Expert Contributor - Scott Dideon

Brown Stink Bug on leaf in Washington StateThe brown marmorated stink bug (also called BMSB) has been established in the eastern United States since the mid-1990s and then came to the Pacific Northwest in 2004.  Over the past couple of decades this invasive insect has continued to expand from Portland Oregon and worked its way up into the Seattle area.  Like a lot of invasive pests, the BMSB has found a niche in our ecosystem where it can survive extremely well without being kept under control by native predators.

The BMSB is an extremely invasive pest and can feed off of a wide range of fruit bearing trees and plants.  Many of these plants can be found in your backyard or garden.  This insect reproduces quickly and develops into large numbers.  As the population numbers build at the end of the summer and cooler weather starts to kick in, the stink bugs focus on trying to survive through the winter by moving inside the walls and attics of homes.  When the BMSB moves into a house, sometimes by the thousands, it can drive homeowners crazy.  If crushed, the stink bugs release a foul-smelling material and that can stain curtains and other fabric.

Stink bugs are considered a nuisance pest and they do not cause any actual structural damage or harm people.  This is similar to other “overwintering” insects, like flies and ladybugs, that move into homes to avoid the colder weather in the fall.  If a large number of stick bugs attempt to hibernate inside your home’s wall and attic, some of them will incidentally travel through the voids into the living areas of your home.  If this migration happens in the fall, then you can also anticipate seeing them when they wake up around February and March.  It is common for stink bug populations to return each year to the same house and consistently become an issue unless a plan is developed that addresses why your home is seeing large numbers of them.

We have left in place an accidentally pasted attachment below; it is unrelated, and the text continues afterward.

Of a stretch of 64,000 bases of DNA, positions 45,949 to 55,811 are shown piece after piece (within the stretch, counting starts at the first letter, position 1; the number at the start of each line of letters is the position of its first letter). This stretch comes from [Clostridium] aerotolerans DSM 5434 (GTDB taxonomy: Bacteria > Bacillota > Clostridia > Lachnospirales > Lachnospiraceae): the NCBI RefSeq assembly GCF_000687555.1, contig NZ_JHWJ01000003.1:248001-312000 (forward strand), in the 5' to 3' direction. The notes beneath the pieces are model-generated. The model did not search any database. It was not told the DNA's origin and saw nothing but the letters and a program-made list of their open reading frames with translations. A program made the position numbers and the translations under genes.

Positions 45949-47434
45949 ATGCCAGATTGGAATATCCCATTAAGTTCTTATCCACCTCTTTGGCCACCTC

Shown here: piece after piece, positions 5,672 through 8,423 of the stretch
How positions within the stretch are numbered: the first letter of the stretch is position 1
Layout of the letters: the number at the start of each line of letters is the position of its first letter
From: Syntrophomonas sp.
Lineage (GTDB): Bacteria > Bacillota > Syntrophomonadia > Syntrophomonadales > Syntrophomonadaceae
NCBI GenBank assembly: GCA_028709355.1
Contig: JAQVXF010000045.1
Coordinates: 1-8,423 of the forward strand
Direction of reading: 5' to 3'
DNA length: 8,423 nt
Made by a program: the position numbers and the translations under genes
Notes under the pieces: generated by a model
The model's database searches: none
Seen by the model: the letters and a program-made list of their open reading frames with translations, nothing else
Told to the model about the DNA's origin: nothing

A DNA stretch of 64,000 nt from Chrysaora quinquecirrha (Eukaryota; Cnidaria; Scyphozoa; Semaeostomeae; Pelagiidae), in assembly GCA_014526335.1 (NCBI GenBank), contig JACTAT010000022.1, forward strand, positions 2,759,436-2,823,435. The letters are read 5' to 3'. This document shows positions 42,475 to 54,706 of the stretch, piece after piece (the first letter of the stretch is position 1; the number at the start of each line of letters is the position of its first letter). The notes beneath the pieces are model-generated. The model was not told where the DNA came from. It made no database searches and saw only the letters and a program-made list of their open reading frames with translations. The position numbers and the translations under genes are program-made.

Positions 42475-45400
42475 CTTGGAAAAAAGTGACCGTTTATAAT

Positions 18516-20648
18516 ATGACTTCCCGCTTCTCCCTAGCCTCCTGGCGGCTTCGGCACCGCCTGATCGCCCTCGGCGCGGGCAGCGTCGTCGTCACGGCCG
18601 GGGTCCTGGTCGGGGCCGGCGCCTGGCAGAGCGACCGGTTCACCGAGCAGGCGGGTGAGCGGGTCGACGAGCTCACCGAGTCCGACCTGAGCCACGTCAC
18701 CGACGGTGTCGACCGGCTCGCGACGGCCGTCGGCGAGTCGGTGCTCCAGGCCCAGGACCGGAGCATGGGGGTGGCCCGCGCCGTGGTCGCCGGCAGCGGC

When overwintering insects wake up, they are drawn to daylight.  They instinctively want to go outside but the cold air redirects into the living areas of a home.  In the early spring, the sun may warm up the southern side of a home even if it is still cold outside.  This prematurely wakes up the insects from hibernation and rather than going outside they are drawn further into your home.

The best treatment options for BMSB is to trap them using either insect light traps in the attics or to sticky traps placed around the inside of the windows sills.  You can also vacuum them up, but when you do this be sure to throw away the vacuum bag or they will just work their way back out.  Caulking around window and door frames can also help reduce the number of insects that emerge from the wall voids into the living areas.  Spraying for the stink bugs inside a home is generally NOT successful as they are a strong insect that can endure most insecticides.   If spraying is done outside in the fall, prior to them moving into the home’s walls, some impact can be made on the population numbers, but the timing has to be almost perfect.  Non-chemical treatment methods for most overwintering insects tends to be the most effective approach.

Brown Stink BugIf you are seeing large numbers of the brown marmorated stink bug, or other insects, inside your home during the late fall and early spring please let us know.  Developing a solution to address them might be simple and if you are able to interrupt their annual cycle you could avoid them from plaguing you every fall and spring.

Green City Pest Control is owned and managed by one of the few Urban Entomologists in the Greater Seattle area and beyond, who has been designing pest management programs for challenging situations over the past 32+ years.